With Donovan Out Of The Picture, Wildcats Move On

Thursday, April 5th 2007, 2:16 pm
By: News On 6

LEXINGTON, Ky. (AP) -- It's time for Plan B at Kentucky.

Billy Donovan's decision to remain at Florida rather than take the vacant head coaching job at Kentucky left the field wide open Thursday in the search for Tubby Smith's replacement.

Two weeks after Smith's abrupt departure for Minnesota, the coaching chair at college basketball's all-time winningest program remains open, leaving one of the nation's most ardent fan bases squirming even as Kentucky Athletics Director Mitch Barnhart asked for patience.

"We have had productive conversations with various individuals over the last two weeks, and it's obvious that there are a number of outstanding coaches who could succeed at Kentucky," Barnhart said. "I'm confident we'll find the right man."

Who that man will be is anybody's guess.

Within hours, names from all over the college basketball landscape were being bandied about: Texas coach Rick Barnes, Texas A&M's Billy Gillispie, Michigan State's Tom Izzo, Memphis coach John Calipari.

All four are proven winners. Izzo won a national title with the Spartans in 2000. Barnes and Calipari have led teams to the Final Four while Gillispie has turned the Aggies from also-rans to contenders in just three years.

Barnes said Thursday he won't talk about the Kentucky opening.

"I've never talked about jobs, and I'm not going to do it now," Barnes said. "When you're linked with jobs, I think it's a credit to your program, to the work you've done. I consider that a compliment, but I'm never going to get into discussing jobs."

Texas has not received any "formal" inquiries about Barnes, according to spokesman Scott McConnell.

Izzo was at The Masters on Thursday and could not be reached for comment, according to his secretary.

Memphis and Texas A&M, meanwhile, have worked to keep Calipari and Gillispie on campus.

Calipari received a contract extension through 2012 after leading the Tigers to a 33-4 record this season, including a 16-0 mark in Conference USA.

Gillispie, who took the Aggies to the NCAA tournament's round of 16 this year for the first time since 1980, agreed in principle to a contract last week that will pay him $1.75 million annually. Texas A&M spokesman Colin Killian said he's not sure if Gillispie has signed the new deal.

There appeared to be no front-runner, however, meaning the process could take awhile.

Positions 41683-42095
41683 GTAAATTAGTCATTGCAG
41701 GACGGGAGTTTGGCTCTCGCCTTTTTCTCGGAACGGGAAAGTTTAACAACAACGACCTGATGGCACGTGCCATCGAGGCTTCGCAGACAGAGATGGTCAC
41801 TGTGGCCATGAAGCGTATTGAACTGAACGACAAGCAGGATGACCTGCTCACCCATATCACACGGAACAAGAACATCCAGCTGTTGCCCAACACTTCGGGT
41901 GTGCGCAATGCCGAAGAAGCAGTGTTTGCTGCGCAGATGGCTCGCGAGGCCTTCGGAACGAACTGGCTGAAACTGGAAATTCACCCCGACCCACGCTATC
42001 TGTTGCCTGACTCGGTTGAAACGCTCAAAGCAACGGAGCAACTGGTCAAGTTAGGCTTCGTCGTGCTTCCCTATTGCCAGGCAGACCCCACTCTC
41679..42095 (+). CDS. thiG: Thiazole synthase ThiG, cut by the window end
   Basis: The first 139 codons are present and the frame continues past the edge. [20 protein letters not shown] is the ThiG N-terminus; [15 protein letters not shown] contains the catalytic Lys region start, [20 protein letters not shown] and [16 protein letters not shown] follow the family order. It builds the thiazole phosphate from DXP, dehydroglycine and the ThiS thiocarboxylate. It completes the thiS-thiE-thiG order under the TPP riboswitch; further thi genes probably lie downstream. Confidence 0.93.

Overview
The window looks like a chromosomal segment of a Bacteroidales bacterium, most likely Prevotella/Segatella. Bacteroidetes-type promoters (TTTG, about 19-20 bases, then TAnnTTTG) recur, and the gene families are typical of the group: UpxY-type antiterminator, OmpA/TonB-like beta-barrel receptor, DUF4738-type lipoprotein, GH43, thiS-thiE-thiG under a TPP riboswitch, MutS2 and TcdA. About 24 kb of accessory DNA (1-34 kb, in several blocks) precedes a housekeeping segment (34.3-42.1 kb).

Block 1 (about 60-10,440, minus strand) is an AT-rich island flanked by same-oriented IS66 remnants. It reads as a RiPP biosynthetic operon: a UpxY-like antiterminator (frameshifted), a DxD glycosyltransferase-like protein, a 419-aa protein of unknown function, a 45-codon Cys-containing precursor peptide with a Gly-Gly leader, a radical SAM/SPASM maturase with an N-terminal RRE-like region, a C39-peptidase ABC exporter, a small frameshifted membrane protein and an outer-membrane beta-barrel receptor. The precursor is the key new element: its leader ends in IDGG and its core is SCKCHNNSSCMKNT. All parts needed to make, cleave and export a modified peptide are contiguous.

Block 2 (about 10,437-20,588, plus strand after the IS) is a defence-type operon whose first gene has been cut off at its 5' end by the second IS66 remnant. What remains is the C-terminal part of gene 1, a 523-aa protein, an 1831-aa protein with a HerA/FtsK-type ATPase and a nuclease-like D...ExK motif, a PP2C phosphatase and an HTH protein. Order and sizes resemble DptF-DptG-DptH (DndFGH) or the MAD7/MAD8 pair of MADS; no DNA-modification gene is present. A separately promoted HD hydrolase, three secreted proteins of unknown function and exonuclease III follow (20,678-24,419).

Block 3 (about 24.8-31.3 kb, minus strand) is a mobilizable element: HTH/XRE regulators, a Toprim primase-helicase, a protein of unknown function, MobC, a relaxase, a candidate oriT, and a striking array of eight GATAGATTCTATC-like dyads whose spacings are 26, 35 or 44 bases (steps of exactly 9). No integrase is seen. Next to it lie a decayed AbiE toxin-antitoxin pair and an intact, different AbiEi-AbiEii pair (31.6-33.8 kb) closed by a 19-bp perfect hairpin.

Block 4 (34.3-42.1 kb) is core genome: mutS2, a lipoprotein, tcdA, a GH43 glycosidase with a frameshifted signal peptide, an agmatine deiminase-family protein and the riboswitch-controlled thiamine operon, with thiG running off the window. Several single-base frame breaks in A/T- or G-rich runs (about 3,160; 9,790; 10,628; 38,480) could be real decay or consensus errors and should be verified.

"Obviously, finding the right coach is more important than finding the next coach quickly," Barnhart said. "Patience remains a priority as we continue to identify the best individual to lead the Big Blue Nation."

Whoever it will be, it won't be Donovan, whose ties to the school's renaissance as an assistant coach under Rick Pitino made him an appealing pick.

Barnhart received permission to talk to Donovan late Wednesday night, but by Thursday morning, Donovan had decided to stay at the school where he's won back-to-back national championships.

"Kentucky's a great program, great tradition," Donovan said. "Mitch is a terrific athletic director. They have great, great fans, but I felt that at this time in my life, the best place for me was the University of Florida."

Their first pick gone, the Wildcats will need to move swiftly if they want to have a new coach in place before the spring signing period begins on April 11.

Huntington (W.Va.) High forward Patrick Patterson and Bellaire (Texas) guard Jai Lucas were being heavily recruited by Smith before his departure.

Both players said they were still considering Kentucky at last week's McDonald's All-American game but would wait until the Wildcats hired a new coach before making any decisions.

Whoever Barnhart hires will have to stabilize a program that's struggled -- by its lofty standards anyway -- during the last few years.

Kentucky hasn't made it to the Final Four since winning the national championship in 1998, the longest drought between national semifinal appearances in school history. The Wildcats went 22-12 this season, losing to Kansas in the second round of the NCAA tournament and have lost at least 10 games in five of their last eight seasons.